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Nine Community College Faculty Gather in Virginia to Integrate NASA Tools into their Curriculum

2/28/2012 // By Kristy Jones

Last Thursday & Friday, February 23 & 24, National Wildlife Federation (NWF) and Jobs for the Future (JFF) hosted a professional development institute in Reston, Virginia, at NWF HQs for the community college faculty participants of the Building a Diverse, Green […] Read more >

Image: Flickr (mellyjean)

A Valentine’s Day Without Chocolate?

2/9/2012 // By Amanda Staudt

As far as I’m concerned, Valentine’s Day is all about the chocolate. What’s better than a day to indulge my chocoholic inclinations guilt-free? But, recent reports have me worried that the future of chocolate is fraught with uncertainty. This month’s […] Read more >

The waves at Porto Covo, west coast of Portugal. Photo credit:  Alvesgaspar

We Must Care for the Oceans

2/7/2012 // By Larry Schweiger

Six decades ago, Rachel Carson wrote about the “bewildering abundance” of life found in the surface waters of the seas. While conducting her studies, she discovered that some fish migratory patterns were changing. She was the first scientist to suggest […] Read more >

Cherry blossoms in the Washington, DC area captured on February 4, 2012 (Kelly Senser)

Wildlife Finding the Warm Winter Rather Bewildering

2/6/2012 // By Amanda Staudt

  Punxsutawney Phil might think we have 6 more weeks of winter, but the geese, daffodils, and mosquitoes have a different idea. Across the continental United States, people are noticing that it’s been unseasonably warm this winter. My colleague Tony Iallonardo […] Read more >

Mississippi Freighter

From the Great Lakes to Coastal Louisiana: Climate Change Will Affect Everyone

1/30/2012 // By Celia Haven

I spent last week in New Orleans, Louisiana, at the American Meteorological Society’s Annual Meeting. The Great Lakes Regional Center‘s Adaptation Program Manager Melinda Koslow and I traveled to the Big Easy to learn about climate change programs around the country […] Read more >

Kudzu (National Park Service)

New Plant Hardiness Zones Confirm What Gardeners Already Know about Global Warming

1/26/2012 // By Amanda Staudt

Gardeners who have noticed some unusual goings-on had their suspicions confirmed this week, and the culprit is global warming. The U.S. Department of Agriculture yesterday released a new map of plant hardiness zones, which confirms what many gardeners had already […] Read more >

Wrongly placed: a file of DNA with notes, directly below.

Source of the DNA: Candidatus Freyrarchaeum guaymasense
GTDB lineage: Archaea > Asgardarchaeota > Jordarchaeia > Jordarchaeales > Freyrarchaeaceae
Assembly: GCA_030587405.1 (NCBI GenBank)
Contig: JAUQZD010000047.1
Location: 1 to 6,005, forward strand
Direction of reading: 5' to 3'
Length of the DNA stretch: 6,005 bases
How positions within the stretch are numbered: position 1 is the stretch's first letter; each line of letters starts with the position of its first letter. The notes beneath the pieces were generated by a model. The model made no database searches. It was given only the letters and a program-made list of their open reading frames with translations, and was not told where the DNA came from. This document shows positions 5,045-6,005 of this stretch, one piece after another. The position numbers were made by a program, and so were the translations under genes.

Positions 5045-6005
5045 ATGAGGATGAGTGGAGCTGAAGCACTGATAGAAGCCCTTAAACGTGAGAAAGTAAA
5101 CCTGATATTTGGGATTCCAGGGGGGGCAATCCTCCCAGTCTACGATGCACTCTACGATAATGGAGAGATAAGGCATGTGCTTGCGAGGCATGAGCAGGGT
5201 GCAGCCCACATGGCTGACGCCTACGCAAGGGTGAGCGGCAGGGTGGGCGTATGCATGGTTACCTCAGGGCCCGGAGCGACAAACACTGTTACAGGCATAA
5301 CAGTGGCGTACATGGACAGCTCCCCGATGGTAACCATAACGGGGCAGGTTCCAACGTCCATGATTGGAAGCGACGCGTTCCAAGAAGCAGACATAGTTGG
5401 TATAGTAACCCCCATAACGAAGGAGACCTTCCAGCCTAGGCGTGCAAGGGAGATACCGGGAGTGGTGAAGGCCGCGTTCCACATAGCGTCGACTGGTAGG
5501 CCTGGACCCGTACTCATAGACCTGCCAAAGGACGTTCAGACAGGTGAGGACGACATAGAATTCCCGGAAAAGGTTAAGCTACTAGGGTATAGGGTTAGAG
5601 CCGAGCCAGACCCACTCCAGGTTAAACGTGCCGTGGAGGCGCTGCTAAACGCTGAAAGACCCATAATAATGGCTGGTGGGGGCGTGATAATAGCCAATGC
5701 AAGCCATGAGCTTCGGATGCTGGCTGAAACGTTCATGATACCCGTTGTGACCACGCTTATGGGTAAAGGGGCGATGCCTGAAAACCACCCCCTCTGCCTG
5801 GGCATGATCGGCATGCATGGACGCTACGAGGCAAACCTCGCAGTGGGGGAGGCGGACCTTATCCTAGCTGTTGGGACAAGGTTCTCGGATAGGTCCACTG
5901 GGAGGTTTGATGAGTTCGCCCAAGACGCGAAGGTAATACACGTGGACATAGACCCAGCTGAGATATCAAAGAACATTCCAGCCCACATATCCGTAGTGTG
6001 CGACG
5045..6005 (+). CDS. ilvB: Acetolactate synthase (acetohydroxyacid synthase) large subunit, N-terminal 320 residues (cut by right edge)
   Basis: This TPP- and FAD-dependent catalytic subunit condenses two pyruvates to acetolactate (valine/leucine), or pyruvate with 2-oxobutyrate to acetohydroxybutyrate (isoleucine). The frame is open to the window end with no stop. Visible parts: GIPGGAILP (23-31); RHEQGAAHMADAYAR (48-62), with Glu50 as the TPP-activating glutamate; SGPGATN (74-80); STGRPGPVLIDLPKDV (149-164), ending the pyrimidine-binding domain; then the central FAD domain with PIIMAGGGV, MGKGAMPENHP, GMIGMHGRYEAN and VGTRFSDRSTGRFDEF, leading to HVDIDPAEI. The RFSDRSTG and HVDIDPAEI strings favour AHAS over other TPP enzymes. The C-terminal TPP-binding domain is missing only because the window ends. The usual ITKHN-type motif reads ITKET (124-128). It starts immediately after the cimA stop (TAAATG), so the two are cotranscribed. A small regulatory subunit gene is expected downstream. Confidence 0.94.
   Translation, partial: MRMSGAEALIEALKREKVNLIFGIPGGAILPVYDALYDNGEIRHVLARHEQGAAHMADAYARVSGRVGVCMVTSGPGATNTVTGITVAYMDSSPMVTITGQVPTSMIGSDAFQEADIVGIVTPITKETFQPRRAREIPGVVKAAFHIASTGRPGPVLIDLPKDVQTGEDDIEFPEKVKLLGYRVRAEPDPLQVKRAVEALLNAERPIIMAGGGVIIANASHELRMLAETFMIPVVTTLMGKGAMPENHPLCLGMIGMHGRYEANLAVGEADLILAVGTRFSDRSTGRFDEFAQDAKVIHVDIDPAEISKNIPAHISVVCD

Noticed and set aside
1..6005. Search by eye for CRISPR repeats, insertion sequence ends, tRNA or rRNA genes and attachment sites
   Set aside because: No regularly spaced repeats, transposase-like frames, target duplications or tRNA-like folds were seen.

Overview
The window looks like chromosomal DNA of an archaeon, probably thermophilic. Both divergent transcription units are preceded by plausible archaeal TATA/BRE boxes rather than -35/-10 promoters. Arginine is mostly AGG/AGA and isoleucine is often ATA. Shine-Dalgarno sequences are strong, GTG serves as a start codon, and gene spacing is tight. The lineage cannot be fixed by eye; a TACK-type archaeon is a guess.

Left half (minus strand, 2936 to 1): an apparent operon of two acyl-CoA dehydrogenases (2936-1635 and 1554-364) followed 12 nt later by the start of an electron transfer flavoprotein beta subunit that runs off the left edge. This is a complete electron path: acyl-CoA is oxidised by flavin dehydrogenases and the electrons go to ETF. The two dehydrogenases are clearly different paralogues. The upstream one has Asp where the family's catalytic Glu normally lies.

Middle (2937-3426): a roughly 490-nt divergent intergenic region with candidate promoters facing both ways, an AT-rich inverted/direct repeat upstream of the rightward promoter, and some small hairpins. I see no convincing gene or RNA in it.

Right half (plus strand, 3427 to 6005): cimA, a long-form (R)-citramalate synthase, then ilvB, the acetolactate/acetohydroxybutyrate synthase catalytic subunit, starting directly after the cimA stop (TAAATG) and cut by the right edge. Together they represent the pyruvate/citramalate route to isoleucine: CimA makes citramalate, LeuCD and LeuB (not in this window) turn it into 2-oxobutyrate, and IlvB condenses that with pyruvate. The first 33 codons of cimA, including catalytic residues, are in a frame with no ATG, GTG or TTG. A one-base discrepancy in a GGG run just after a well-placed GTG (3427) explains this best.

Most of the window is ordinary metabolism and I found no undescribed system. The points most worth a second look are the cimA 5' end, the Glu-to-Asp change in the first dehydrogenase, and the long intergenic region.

Whooping Cranes

Tar Sands Spell Big Trouble for Whooping Cranes

1/10/2012 // By Robyn Carmichael

The recovery of the North American whooping crane is one of conservation’s most inspiring success stories. A century ago, there were thought to be between 500 and 1,400 of these birds living in the wild, but loss of habitat and […] Read more >

Australian black tip shark (Flickr's Paul Benjamin)

New Hybrid Shark a Sign of Climate Change Adaptation?

1/3/2012 // By Miles Grant

Are sharks smarter than some of our elected officials? While Congress may be ignoring climate change, there’s startling new evidencethat sharks are adapting to warming ocean waters: Scientists said on Tuesday that they had discovered the world’s first hybrid sharks […] Read more >

Tuckerman Ravine Trail 1962, The Forest Historical Society

NH Scientists Speaking Up

12/29/2011 // By Amanda Staudt

Today, 50 scientists from New Hampshire released a letter urging candidates for public office to: “acknowledge the overwhelming balance of evidence for the underlying causes of climate change, to support appropriate responses to reduce the emissions of greenhouse gases, and […] Read more >

Via Flickr's Adam Fagen

The Top 10 Dumbest Things Congress Did in 2011 (And How You Can Get Smart)

12/27/2011 // By Miles Grant

How bad was 2011 for America’s wildlife, air, water, land and public health? After taking 191 anti-conservation votes, even the House of Representatives’ own members called it “the most anti-environment House in the history of Congress.” That’s not to say the […] Read more >